from The American Heritage® Dictionary of the English Language, 4th Edition
- n. The science that deals with measurement.
- n. A system of measurement.
from Wiktionary, Creative Commons Attribution/Share-Alike License
- n. The science of weights and measures or of measurement.
- n. A system of weights and measures.
from the GNU version of the Collaborative International Dictionary of English
- n. The science of, or a system of, weights and measures; also, a treatise on the subject.
from The Century Dictionary and Cyclopedia
- n. The science of weights and measures.
from WordNet 3.0 Copyright 2006 by Princeton University. All rights reserved.
- n. the scientific study of measurement
In science, he is famous for many developments in metrology, astronomy and seismology.
In fact, metrology is concerned with nothing less than finding a method of being able to control the constancy of the international prototype metre, the basis of the whole metric system, so accurately that not only will every change, however small, which could possibly occur in it be accurately measured, but also if the prototype were entirely lost, it could nevertheless be reproduced so exactly that no microscope could ever reveal any divergence from the original prototype.
No there is a a whole branch of science called metrology (not meteorology) devoted to instrument calibration as has been correctly pointed out.
Pyramid with a system of metrology which is supposed to have left strong traces in the systems of modern times; showing the Egyptians to have had good approximate knowledge of the dimensions of the earth, and of the quadrature of the circle.
Nanometrics 'product range addresses various semiconductor manufacturing processes such as metrology, photoluminescence mapping, CMP, CVD, lithography and etch.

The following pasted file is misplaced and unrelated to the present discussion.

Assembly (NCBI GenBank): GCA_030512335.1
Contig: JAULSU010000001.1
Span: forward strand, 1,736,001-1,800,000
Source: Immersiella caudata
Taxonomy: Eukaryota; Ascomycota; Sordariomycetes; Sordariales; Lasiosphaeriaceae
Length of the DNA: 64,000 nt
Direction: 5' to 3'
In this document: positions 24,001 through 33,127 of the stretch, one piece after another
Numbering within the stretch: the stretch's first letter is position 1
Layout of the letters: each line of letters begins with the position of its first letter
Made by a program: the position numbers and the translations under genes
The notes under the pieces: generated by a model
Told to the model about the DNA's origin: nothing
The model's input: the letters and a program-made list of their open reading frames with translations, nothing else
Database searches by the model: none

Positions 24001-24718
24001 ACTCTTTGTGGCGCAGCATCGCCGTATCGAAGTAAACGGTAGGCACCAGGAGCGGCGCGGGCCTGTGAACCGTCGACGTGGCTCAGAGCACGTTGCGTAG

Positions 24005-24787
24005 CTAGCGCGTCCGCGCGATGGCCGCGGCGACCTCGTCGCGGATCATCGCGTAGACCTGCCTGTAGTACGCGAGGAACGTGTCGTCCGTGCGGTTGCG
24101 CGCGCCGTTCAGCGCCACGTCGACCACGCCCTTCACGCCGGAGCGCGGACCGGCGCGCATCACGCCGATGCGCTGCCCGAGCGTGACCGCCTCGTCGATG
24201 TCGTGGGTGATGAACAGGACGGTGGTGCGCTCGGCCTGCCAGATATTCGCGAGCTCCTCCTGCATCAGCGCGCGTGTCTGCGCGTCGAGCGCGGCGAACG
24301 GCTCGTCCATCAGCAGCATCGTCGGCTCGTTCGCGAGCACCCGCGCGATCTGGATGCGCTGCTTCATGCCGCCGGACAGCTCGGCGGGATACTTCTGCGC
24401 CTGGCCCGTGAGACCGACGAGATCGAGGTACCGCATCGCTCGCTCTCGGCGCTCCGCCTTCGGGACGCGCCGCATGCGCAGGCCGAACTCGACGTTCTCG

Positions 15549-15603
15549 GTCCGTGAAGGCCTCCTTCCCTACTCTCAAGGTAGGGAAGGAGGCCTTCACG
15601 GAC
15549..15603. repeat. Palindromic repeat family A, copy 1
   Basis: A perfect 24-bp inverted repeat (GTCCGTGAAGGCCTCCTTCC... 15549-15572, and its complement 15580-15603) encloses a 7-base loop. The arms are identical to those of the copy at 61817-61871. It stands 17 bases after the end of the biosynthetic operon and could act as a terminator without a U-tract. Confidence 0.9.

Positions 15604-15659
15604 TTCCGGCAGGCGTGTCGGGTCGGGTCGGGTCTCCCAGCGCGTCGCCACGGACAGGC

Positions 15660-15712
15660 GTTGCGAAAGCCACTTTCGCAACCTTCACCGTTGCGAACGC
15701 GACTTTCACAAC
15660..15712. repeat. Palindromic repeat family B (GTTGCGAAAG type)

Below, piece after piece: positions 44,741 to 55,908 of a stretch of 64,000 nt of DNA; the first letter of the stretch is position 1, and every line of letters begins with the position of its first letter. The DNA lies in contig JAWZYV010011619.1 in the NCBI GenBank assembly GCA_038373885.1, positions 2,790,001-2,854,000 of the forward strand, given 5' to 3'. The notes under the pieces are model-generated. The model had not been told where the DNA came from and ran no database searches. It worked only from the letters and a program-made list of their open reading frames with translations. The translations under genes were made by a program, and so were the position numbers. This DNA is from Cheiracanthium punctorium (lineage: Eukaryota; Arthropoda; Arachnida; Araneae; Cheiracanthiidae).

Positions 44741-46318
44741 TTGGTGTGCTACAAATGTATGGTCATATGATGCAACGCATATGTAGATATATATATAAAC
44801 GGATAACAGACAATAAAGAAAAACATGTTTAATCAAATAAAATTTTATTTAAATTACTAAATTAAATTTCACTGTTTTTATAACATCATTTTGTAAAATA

Orders for "metrology" tools were up 27% sequentially, while the company said new orders for tools for storage equipment were "still weak," but nevertheless were up 147% from the prior quarter, reflecting the bounce back in the disk drive market.
Dr. Phillips and other mandarins of metrology were gathered at Britain's Royal Society to debate an urgent question in the science of measurement — how to re-define the basic unit of mass, as well as other measurements such as the second, ampere, kelvin and mole.
His research interests are in electroanalytical chemistry and chemometrics and metrology, but he also does a sideline in expert opinion, scientific fraud and presenting science to the public.
This spring, in what he called “a triumph of metrology,” Dr. Riess announced that he and his comrade, Lucas Macri of Texas A&M University, had used the Hubble Space Telescope to make the newest and most precise measurement yet of this parameter.
His response to that is unsurprising, of course, because he's worked in the field of metrology for almost twenty years and readily acknowledges that if you were to measure the circumference of a circle with the equipment they had back then, you'd get approximately three.
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